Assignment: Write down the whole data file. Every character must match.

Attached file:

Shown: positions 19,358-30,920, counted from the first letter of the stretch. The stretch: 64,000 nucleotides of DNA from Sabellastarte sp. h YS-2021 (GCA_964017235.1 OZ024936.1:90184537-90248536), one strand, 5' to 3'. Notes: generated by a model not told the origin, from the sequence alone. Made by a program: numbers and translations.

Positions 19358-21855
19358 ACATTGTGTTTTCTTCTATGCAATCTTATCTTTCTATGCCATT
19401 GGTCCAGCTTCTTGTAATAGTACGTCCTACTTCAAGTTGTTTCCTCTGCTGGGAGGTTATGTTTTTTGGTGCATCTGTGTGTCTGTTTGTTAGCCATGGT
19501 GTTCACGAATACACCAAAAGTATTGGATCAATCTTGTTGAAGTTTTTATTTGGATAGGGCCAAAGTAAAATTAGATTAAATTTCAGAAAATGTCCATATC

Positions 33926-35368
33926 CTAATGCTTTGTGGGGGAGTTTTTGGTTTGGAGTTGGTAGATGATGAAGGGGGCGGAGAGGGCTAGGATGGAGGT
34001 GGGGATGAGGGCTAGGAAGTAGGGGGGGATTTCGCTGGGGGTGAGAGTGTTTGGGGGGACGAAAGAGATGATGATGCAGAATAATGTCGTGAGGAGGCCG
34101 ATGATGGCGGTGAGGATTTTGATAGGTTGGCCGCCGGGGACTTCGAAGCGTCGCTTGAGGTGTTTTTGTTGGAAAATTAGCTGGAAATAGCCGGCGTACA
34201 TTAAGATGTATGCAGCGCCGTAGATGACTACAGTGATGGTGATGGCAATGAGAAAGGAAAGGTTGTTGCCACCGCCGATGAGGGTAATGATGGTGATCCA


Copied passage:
Shown: positions 19,358-30,920, counted from the first letter of the stretch. The stretch: 64,000 nucleotides of DNA from Sabellastarte sp. h YS-2021 (GCA_964017235.1 OZ024936.1:90184537-90248536), one strand, 5' to 3'. Notes: generated by a model not told the origin, from the sequence alone. Made by a program: numbers and translations.

Positions 19358-21855
19358 ACATTGTGTTTTCTTCTATGCAATCTTATCTTTCTATGCCATT
19401 GGTCCAGCTTCTTGTAATAGTACGTCCTACTTCAAGTTGTTTCCTCTGCTGGGAGGTTATGTTTTTTGGTGCATCTGTGTGTCTGTTTGTTAGCCATGGT
19501 GTTCACGAATACACCAAAAGTATTGGATCAATCTTGTTGAAGTTTTTATTTGGATAGGGCCAAAGTAAAATTAGATTAAATTTCAGAAAATGTCCATATC

Positions 33926-35368
33926 CTAATGCTTTGTGGGGGAGTTTTTGGTTTGGAGTTGGTAGATGATGAAGGGGGCGGAGAGGGCTAGGATGGAGGT
34001 GGGGATGAGGGCTAGGAAGTAGGGGGGGATTTCGCTGGGGGTGAGAGTGTTTGGGGGGACGAAAGAGATGATGATGCAGAATAATGTCGTGAGGAGGCCG
34101 ATGATGGCGGTGAGGATTTTGATAGGTTGGCCGCCGGGGACTTCGAAGCGTCGCTTGAGGTGTTTTTGTTGGAAAATTAGCTGGAAATAGCCGGCGTACA
34201 TTAAGATGTATGCAGCGCCGTAGATGACTACAGTGATGGTGATGGCAATGAGAAAGGAAAGGTTGTTGCCACCGCCGATGAGGGTAATGATGGTGATCCA